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Christmas dinner costs £5 more amid soaring prices & pigs blankets almost double in price

CHRISTMAS dinner will cost Brits more than £5 extra this year as food prices rocket.

Festive favourite pigs in blankets are up 42.7-percent – surging from £1.22 to £2.13 for a pack of 12.

Christmas dinner will costs Brits more than £5 extra this year as food prices rocket

Budget frozen turkeys are up as well, and while cheaper than fresh ones, they’ve surged 21 percent to an average £20.23.

Spuds haven’t escaped the increases either, with a 2.25kg bag of up 33 percent to £1.56 this Christmas.

A six pack of mince pies have soared more than 30 percent from around £1.08 to £1.55 on average.

And gravy granules have hopped on the price train too, now 16.5 percent more expensive at 62p for a 250g pack.

Other Christmas staples haven’t taken quite the same hit, with 12 stuffing balls up 11.6 percent to £2.50 and sprouts hiking 7.5 percent.

The BBC reported that research by Assosia looked the cost of seven Christmas dinner staples from supermarkets Aldi, Tesco, Sainsbury’s, Asda, Morrisons and Lidl.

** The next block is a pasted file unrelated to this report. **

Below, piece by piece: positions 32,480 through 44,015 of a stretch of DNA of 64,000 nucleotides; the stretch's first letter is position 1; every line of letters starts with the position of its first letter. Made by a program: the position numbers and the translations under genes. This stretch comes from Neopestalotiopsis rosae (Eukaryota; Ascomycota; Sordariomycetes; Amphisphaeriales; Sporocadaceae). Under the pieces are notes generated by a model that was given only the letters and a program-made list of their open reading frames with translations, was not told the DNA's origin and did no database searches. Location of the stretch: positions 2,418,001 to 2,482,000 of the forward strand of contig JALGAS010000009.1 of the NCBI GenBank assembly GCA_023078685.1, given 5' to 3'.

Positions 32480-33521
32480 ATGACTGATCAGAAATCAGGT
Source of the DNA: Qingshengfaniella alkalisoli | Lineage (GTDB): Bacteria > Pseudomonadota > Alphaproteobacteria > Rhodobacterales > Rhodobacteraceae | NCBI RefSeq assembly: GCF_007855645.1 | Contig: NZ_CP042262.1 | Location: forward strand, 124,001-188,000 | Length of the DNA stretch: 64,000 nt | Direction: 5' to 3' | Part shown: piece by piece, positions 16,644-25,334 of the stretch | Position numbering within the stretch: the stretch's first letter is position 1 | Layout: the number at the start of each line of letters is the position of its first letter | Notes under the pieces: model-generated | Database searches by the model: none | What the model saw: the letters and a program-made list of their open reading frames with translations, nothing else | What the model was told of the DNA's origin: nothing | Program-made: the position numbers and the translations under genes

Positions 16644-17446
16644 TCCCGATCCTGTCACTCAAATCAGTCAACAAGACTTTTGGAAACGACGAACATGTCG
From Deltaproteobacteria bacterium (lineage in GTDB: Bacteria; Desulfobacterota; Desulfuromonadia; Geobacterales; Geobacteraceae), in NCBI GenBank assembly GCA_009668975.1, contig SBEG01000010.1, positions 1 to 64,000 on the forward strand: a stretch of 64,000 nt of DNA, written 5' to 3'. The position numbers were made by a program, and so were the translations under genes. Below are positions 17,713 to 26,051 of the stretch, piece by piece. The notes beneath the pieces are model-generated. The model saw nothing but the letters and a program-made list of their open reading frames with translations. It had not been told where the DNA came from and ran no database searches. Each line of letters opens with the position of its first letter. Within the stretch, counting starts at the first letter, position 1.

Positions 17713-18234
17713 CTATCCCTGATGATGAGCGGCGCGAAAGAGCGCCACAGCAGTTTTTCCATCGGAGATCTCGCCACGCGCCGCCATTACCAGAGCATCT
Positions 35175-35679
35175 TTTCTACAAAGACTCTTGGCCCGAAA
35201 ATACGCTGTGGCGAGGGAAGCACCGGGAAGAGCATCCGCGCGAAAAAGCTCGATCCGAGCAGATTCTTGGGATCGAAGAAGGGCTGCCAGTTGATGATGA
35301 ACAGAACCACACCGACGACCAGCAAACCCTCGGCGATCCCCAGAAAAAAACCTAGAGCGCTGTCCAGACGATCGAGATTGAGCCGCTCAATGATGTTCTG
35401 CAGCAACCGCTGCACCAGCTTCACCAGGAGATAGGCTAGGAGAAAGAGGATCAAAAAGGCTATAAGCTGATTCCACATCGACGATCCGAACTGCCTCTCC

It found struggling Brits will see a basic Christmas lunch for five cost £30.03 on average, up from £24.67 in 2021 – a rise of £5.36.

Suppliers facing soaring energy prices is partly to blame for food price hikes.

The war in Ukraine has compounded the crisis and also led to a shortage of grain, which goes into animal feed.

This has sparked a price surge, with the costs passed down to the customer.

Despite the hikes, supermarkets have said prices could tumble as they aim to clear the shelves as Christmas gets nearer.

It comes as poultry farmers say panic over the availability of turkeys amid a mass wipe out and cull following the worst bird flu outbreak “ever” has sparked a buying spree for frozen birds.

Sales reportedly doubled in October, but this has led to a collapse in demand for free range turkeys, with some farmers admitting they are struggling to sell birds.

Paul White, a turkey farmer near Colne in Lancashire, said coverage of the “shortage” has “scared” the public and impacted his business dearly.

Over 1.6 million birds were culled as of November 20 amid an outbreak that has seen available free range bird numbers halve to 600,000.

Total UK turkey production for Christmas was around 8.5 to 9 million birds, but around a million have so far been culled or died from bird flu.

Poultry farmer Paul Kelly, of Kelly Turkeys, described the situation as “devastating” for farmers.

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